Then again, its first reading at Williamstown Theater Festival in the summer of 1978, when Frazier was a member of the acting company pointed to a structural obstacle in the mainstream American theater. As the playwright, Frazier didnt want to be in the reading, but he was the only Black actor there. So the first time he heard his play, it was with an all-white cast.
The next summer, artistic director Lloyd Richards brought Kernel to the National Playwrights Conference for development, on a roster that included David Henry Hwangs F.O.B. and John Pielmeiers Agnes of God. Still, Fraziers first professionally produced play was Shadows and Echoes in 1981, with a cast that included S. Epatha Merkerson.
That was when he realized, with some relief, that he could stay in the theater without having to be an actor. He had come late to the stage anyway, after going to college and graduate school for English. During an Air Force stint in Wichita Falls, Texas Larry McMurtry territory, he calls it he fell in with the Backdoor Theater, a local amateur troupe, for lack of other things to do.
Already set on a path toward teaching, he only auditioned for NYU because a couple of Texas friends urged him to. In 1974, at 28, he started acting school. Gregg Daniel, the director of Thursdays Kernel reading, was a classmate.
On the phone the other day, Frazier mentioned that he was born in 1946, the same year as George W. Bush, Bill Clinton and the dummy whos president now, which is one way of suggesting the arc of a life.
Here is another. At NYU, he studied with Olympia Dukakis. Ron Van Lieu directed him in Othello. Kristin Linklater, his voice teacher, nursed her infant son, Hamish, while she listened to the class. In the years that followed, Denzel Washington, Samuel L. Jackson and Laurence Fishburne were all in readings of Fraziers early work.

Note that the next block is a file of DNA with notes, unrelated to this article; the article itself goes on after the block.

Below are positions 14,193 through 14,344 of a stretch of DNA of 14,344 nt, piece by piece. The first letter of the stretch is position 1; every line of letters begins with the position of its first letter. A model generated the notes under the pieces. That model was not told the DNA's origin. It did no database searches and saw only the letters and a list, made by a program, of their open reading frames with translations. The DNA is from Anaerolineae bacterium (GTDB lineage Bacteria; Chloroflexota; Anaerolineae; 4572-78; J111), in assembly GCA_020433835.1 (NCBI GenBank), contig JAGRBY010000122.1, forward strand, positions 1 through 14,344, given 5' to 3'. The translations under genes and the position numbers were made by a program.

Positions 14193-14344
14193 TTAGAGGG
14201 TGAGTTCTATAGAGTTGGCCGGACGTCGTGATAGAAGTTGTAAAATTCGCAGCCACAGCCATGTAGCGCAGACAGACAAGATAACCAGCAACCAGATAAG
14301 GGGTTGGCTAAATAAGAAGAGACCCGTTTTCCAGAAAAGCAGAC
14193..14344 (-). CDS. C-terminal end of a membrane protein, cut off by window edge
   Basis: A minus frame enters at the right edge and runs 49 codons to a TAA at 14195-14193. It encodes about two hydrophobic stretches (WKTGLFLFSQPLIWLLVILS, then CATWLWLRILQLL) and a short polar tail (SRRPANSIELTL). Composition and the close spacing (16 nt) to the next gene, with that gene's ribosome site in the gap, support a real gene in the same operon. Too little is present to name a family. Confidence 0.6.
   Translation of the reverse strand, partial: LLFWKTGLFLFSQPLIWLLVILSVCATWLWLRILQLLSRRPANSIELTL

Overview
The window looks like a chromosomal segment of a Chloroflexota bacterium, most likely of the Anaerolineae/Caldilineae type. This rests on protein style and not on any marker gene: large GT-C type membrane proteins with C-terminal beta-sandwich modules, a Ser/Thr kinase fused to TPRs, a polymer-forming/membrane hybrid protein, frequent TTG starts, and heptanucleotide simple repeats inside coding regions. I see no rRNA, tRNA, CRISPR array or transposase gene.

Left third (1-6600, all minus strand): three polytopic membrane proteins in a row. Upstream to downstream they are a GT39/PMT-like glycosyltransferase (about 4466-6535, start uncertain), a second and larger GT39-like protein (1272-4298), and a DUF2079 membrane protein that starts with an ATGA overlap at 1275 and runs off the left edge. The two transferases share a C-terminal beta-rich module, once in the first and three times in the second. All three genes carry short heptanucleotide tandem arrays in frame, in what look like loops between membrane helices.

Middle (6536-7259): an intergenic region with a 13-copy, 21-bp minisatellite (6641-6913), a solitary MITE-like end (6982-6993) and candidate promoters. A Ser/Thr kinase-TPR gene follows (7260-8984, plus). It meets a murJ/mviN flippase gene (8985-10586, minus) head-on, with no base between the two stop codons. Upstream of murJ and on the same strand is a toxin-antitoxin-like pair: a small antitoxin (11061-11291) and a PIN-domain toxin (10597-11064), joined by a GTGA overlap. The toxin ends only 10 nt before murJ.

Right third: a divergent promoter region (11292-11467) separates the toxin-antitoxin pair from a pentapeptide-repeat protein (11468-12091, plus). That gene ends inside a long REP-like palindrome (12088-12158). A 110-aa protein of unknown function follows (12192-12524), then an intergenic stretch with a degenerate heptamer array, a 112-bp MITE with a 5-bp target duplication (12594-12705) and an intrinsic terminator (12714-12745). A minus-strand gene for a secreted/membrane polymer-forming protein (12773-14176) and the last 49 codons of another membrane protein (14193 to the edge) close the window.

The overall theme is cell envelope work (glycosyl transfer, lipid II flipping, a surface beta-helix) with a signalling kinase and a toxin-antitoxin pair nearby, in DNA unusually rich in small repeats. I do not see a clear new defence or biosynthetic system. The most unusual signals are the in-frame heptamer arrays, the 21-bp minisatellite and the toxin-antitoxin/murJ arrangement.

It has always been difficult for him to get his plays produced, though he said most of them have been. In the 90s, he segued to television writing, notably for the childrens crime-solving series, Ghostwriter. Then came academia. Retired from teaching three years ago and returned to writing full time, he is a professor emeritus at Adelphi University.
In between, in 2009, Kernel was staged by Woodie King Jr.s New Federal Theater. Reviewing the production in The New York Times, Rachel Saltz detected mystery in it, but Marilyn Stasio, in Variety, gave it a furious pan.
Then, mid-lockdown, came an email from Vogel, proposing the reading.
In preparation, she has been catching up on the rest of his catalog, which includes An American Journey, written with John Leicht and based on the police killing of Daniel Bell; and Modern Minstrelsy, about what Frazier calls the contentious relationship between African Americans and Irish Americans.
Much of the stuff of his plays is the stuff of living while Black, and he finds it strange to see the wider culture just waking up to the history of racism that he has long known.
As for the theater, he thinks its past time that it open its eyes.
Theater has to be about truth, he said. And theater has to live up to the origin of the word theater: the seeing space. If were not allowed to see, then whats the point?